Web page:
Closer review by Mike Long

I typically see my reviews as a consumer tool which help readers make informed choices about movies and DVDs. I rarely try to make my views so strong that they appear to be bullying the reader. But, for my review of Closer, I must say this: WARNING! Closer is not a date movie! If you see this with your significant other, there may be some tension afterwards. If you watch it by yourself, you may find that you hate yourself. The movie is over-the-top at times, but it is definitely a powerful experience.

Closer takes place in London, and deals with the lives and relationships of four characters. Obituary writer Dan (Jude Law) meets American Alice (Natalie Portman), a stripper who has come to England on a whim, and they begin a relationship. Dan then meets a photographer named Anna (Julia Roberts) and finds himself attracted to her, although he is still with Alice. Through a bizarre coincidence, Anna meets Larry (Clive Owen), a hyper-sexual dermatologist, and they begin to date. The film takes place over a period of four years and we watch these four characters begin and end relationships with each other in a seemingly never-ending cycle of infidelity and lies.

Just in case you didn't grasp my warning above, allow me to rephrase it. If your designated movie picker sees Closer in the video store and assumes that it's a standard Julia Roberts chick-flick, or Jude Law dramedy, smack the box out of their hand. Closer is a deadly serious, hardcore movie which doesn't pull any punches as it examines the lives of these four damaged, lost souls. The film deals very frankly with relationships and sex, and there is very, very graphic language which deals with sexual acts. Some may also find the film's structure unnerving, as it leaps ahead in time with no warning whatsoever.

Playwright Patrick Marber adapted his own play for the film and director Mike Nichols has shot the film in an almost stage-like manner, as most of the scenes take place in one setting. This allows the viewer to focus on the excellent dialogue in the film. The words in the movie take on great resonance, especially those which deal with sex, and there are some great lines here. (My favorite is "I love everything about you that hurts.") The four main actors do a fantastic job in the movie, with Law and Owen really delivering. Roberts, who I usually can't tolerate, plays someone much darker than her usual role here and is actually quite good.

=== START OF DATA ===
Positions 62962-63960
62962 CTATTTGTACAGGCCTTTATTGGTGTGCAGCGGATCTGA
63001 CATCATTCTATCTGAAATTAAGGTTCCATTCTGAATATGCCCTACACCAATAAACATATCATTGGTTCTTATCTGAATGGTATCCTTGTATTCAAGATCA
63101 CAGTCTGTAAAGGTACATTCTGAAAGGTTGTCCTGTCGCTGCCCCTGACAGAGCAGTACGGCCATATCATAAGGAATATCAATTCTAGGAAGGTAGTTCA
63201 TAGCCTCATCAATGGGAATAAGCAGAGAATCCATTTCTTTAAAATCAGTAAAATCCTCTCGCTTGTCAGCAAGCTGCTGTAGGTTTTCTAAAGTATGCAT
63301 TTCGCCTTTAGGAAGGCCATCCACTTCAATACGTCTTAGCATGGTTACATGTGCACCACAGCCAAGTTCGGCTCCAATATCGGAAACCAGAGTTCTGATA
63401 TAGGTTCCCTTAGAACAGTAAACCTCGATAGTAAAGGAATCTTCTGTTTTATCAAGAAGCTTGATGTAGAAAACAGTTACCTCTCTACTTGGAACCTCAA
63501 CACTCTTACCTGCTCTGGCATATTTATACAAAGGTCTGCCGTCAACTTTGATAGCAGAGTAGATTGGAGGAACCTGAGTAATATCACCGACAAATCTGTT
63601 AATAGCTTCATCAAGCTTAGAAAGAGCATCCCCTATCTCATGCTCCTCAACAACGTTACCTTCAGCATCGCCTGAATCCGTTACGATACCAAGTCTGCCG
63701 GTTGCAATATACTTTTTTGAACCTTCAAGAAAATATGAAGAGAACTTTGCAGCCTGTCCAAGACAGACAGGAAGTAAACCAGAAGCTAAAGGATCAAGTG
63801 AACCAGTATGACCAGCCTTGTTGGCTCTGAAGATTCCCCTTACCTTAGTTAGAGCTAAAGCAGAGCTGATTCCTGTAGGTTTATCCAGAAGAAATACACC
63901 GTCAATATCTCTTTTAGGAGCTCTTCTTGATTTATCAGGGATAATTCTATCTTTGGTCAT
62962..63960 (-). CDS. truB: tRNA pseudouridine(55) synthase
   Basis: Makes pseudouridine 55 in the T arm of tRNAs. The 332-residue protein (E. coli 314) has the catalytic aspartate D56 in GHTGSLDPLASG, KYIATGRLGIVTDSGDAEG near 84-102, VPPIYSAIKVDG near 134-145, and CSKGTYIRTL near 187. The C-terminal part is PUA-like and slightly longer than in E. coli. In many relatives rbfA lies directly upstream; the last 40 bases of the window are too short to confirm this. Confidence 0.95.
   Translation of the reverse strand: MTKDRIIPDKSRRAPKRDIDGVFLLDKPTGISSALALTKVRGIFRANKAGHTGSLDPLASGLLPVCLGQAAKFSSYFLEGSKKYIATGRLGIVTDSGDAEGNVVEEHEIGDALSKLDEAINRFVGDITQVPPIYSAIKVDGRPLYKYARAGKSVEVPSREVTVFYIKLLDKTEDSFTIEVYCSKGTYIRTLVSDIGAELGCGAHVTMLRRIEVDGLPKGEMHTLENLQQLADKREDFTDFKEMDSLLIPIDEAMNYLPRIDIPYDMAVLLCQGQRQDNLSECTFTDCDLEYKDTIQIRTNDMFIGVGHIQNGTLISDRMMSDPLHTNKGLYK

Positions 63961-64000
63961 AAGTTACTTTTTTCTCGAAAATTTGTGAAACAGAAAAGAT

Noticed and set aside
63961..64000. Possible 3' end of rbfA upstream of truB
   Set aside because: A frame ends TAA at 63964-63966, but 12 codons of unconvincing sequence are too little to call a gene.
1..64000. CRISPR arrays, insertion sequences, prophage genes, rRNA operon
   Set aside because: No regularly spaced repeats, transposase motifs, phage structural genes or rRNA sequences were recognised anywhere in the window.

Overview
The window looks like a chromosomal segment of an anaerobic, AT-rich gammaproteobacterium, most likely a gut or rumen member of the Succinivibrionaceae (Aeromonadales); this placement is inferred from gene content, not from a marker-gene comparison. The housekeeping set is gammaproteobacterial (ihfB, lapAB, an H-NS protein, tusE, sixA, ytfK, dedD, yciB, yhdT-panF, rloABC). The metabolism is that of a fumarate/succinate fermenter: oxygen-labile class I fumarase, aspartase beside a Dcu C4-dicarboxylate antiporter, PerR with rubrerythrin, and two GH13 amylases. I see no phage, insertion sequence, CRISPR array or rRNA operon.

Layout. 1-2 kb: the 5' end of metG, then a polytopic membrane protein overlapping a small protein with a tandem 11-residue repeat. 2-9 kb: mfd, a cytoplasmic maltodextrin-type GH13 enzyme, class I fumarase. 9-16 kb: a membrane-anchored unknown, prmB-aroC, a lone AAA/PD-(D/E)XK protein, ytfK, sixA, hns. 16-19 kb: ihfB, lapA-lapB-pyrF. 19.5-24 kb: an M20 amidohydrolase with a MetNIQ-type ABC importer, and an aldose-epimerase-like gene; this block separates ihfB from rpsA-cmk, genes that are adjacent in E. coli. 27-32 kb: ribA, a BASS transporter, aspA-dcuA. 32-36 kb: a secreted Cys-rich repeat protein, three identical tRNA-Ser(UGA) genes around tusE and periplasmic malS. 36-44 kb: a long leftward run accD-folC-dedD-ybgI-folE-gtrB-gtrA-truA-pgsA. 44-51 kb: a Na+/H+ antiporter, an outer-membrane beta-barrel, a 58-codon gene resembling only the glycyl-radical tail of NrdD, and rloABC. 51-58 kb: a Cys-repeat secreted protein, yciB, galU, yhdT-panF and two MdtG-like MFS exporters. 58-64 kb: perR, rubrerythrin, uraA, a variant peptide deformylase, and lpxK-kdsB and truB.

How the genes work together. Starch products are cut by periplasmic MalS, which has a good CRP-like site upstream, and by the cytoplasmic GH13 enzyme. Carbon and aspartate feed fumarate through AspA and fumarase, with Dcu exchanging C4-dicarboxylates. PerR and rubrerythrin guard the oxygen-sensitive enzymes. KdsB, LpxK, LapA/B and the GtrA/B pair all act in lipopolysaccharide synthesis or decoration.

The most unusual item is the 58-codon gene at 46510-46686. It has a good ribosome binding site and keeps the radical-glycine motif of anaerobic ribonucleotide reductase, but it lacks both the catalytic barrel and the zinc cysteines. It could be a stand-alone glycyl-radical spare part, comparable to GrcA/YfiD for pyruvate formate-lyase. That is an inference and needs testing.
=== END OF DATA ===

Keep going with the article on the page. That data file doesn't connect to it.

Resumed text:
I mentioned above that Closer is a powerful film, and it truly is, but it's also a bit unrealistic at times. Are there people like this in real life, who are constantly drifting in-between relationships and sabotaging their own lives. Sure there are, but Closer really blows things out of proportion. But, it's this skewing of reality that makes the film watchable. We see these four attractive people who should be happy with what they have, but they keep screwing it up. This makes the movie quite frustrating, but it also draws the viewer in, as we wait to see what will happen next and wonder if these people will ever be happy. The characters in the film throw the word "love" around a lot, but it's never clear if they truly understand it. Closer isn't a fun movie, and I'm not even sure if it's an entertaining film, but it's that rare movie that takes an unblinking look at the dark side of romance and reveals just how cold and untrustworthy human beings can really be. You've been warned.

Closer cheats its way onto DVD courtesy of Sony Pictures Home Entertainment. The film has been letterboxed at 1.85:1 and the transfer is enhanced for 16 x 9 TVs. The image on this disc looks very good, as it is rather sharp and clear, showing no grain nor any defects from the source material. The colors look very good and the image is never overly dark or bright. There is some mild edge-enhancement to be had here, but artifacting is kept to a minimum. The DVD carries both a Dolby Digital 5.1 audio track, as well as a DTS 5.1 track. Both tracks provide clear dialogue, sound effects, and music reproduction with no signs of hissing or distortion. This dialogue-driven movie relies mainly on the front and center channels, but there is some nice surround sound action during the few street scenes and during an opera scene. Both tracks sound equally fine with no track being the clear winner. The Closer DVD is part of Sony's "SuperBit" line, so the only extra on the disc is a music video from Damien Rice for the song, "The Blower's Daughter". Given the magnitude of this film, it's a safe bet that we'll see a "Special Edition" with more extras in the future.

7 out of 10 Jackasses

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